PORTLAND, Ore. — Congress will work through the weekend in an attempt to pass a COVID-19 relief package that is tied to a spending bill to keep the government running.
Oregon Senator Jeff Merkley was a guest on this week's episode of "Straight Talk." He said the proposed $900 billion allocated for COVID-19 relief is one-third of what Democrats wanted seven months ago, but he said some kind of financial help for Americans is long overdue, and he hopes he can vote for the bill.
He said there may be many elements in the bill added at the last minute that could affect his support for the package.
"Part of the problem with the Senate right now is it's not transparent," he said. "Deals are being cut and we won't know what the final bill looks like until shortly before we vote."
Merkley said he's working to find out more about what's in the bill.
"There could be some real shenanigans there that would affect whether I would support the bill or not. But, in the broad picture, I certainly hope I can vote for this bill," he said.
A financial bridge for struggling Americans
Merkley expressed hope the package will create a bridge for struggling Americans and businesses for the next four months, and possibly be followed by additional coronavirus legislation in 2021.
A number of CARES Act provisions Congress passed last March are set to expire at the end of December including; unemployment programs for 12 million Americans, the CDC eviction moratorium, state, local and tribal support, a federal foreclosure moratorium, and deferment of student loan payments.
"To do nothing would hurt so many people. That's a huge bag of coal in the stocking for millions of Americans," he said.
The proposed COVID-19 relief package is reported to include $600 in direct payments to individuals (Merkley wanted $1,200) under a still-to-be-determined income threshold, and $300 a week in jobless aid for 10 weeks.
The package is tied together with a $1.4 trillion funding bill to keep the government running through next September. Talks are set to drag out through the weekend and raise the possibility of a brief government shutdown.
"I think I share the sentiment of a lot of Americans and I know a lot of legislators share, we cannot leave DC before getting these bills passed," he said.
Joy over vaccine arrival
Sen. Merkley's wife, Mary, is a nurse who works with hospice patients and also tests many of them for COVID-19. He said he's seen the stress the pandemic has caused for health care workers first hand.
"She carries with her the stress that front-line workers carry of potentially carrying the disease home to her husband, our children, our neighbors, our mother who has been living with me or my sister," he said. "So, I've seen what they're going through, that stress."
Merkley said he felt a surge of joy when he saw the first people vaccinated in Oregon. He said 35,000 are expected to be vaccinated by the end of the week, and there should be more than 200,000 doses of the vaccine in Oregon by the end of December.
Why did U.S. pass up chance to buy more vaccine from Pfizer?
The New York Times reported when Pfizer offered the Trump administration the chance to lock in an additional 100 million doses of its vaccine, the administration passed on the opportunity. Now, supplies could become scarce in the coming months as the number of infections continues to rise.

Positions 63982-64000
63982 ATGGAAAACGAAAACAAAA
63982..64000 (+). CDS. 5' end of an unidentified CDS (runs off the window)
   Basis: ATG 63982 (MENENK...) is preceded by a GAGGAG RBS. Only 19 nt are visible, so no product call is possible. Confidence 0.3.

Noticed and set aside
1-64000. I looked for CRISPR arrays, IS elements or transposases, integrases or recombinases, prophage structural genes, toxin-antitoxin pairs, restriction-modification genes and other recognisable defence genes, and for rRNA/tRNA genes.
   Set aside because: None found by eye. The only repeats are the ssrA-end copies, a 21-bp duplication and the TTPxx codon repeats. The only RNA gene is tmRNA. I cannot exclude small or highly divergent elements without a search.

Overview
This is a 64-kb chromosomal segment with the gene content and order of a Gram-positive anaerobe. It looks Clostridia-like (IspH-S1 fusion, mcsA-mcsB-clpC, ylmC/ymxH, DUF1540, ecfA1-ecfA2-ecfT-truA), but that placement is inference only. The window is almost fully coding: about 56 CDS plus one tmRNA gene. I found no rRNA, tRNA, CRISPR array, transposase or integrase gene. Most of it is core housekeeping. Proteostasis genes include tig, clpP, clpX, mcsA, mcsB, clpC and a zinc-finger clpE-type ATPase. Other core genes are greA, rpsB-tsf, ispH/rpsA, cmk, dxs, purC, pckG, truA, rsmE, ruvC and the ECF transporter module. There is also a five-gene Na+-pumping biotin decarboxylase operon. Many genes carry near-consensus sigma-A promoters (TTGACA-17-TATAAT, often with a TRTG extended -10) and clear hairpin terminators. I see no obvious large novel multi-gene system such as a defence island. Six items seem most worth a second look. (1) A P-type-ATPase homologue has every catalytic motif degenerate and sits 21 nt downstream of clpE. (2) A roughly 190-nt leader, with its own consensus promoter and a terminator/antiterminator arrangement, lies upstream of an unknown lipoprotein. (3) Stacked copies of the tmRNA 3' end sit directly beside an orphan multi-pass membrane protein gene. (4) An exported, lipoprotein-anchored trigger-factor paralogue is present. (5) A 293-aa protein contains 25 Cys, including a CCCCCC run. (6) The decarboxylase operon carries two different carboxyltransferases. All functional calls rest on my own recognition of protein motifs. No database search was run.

Oregon Sens. Merkley and Rony Wyden , Washington Sen. Patty Murray, and 15 other senators sent a letter to the Trump administration's "Operation Warp Speed" chief advisor demanding answers.
"I am astounded that after we allocated billions of dollars to "Operation Warp Speed" that when we have the company coming to us with a silver platter asking, 'Are you sure? Don't you want another 100 million doses...to lock-in that option?' And to have the Trump administration turn them down. I have no idea what the circumstances were that led to that decision," Merkley said.
He pointed to the rising COVID-19 death rate in Oregon and the need for more vaccines.
"There was a point where I thought we could limit the total number of deaths from this pandemic in Oregon to 100. Now, that's happening every two to two and a half days," Merkley said. " So, we really need those vaccines."
Auction for leases to drill in the Arctic National Wildlife Refuge
Merkley is also sounding alarm bells over what he calls a rushed process to lease drilling rights in the Arctic National Wildlife Refuge (ANWR) in Alaska.
On Dec. 1, the Trump administration announced it would auction oil and gas leases in the Arctic National Wildlife Refuge on Jan. 6, two weeks before President-elect Joe Biden is inaugurated. It's an accelerated timeline that would normally take much longer.
"This is just an obscene gesture about destroying one of the most magnificent jewels in our refuge system," Merkley said. "And it's been off-limits for decades and decades and decades. There's a lot of other places companies can drill. It's just wrong. They know it's wrong and that's why they didn't do it before the election."
The ANWR is a pristine area on the coastal plain in Northeast Alaska. It's 1.6 million acres, about the size of Delaware, and home to polar bears, grizzly bears, grey wolves, migrating caribou and other wildlife. Merkley said he and other senators are trying to stop the leases from every angle.
They wrote 11 major banks asking them not to finance Arctic drilling. All 11 agreed they wouldn't. On Monday, Merkley said he's sending a letter to insurance companies asking them not to insure any Arctic drilling projects. Additionally, he's talking to grassroots organizations encouraging them to boycott companies that would buy oil that comes from the ANWR.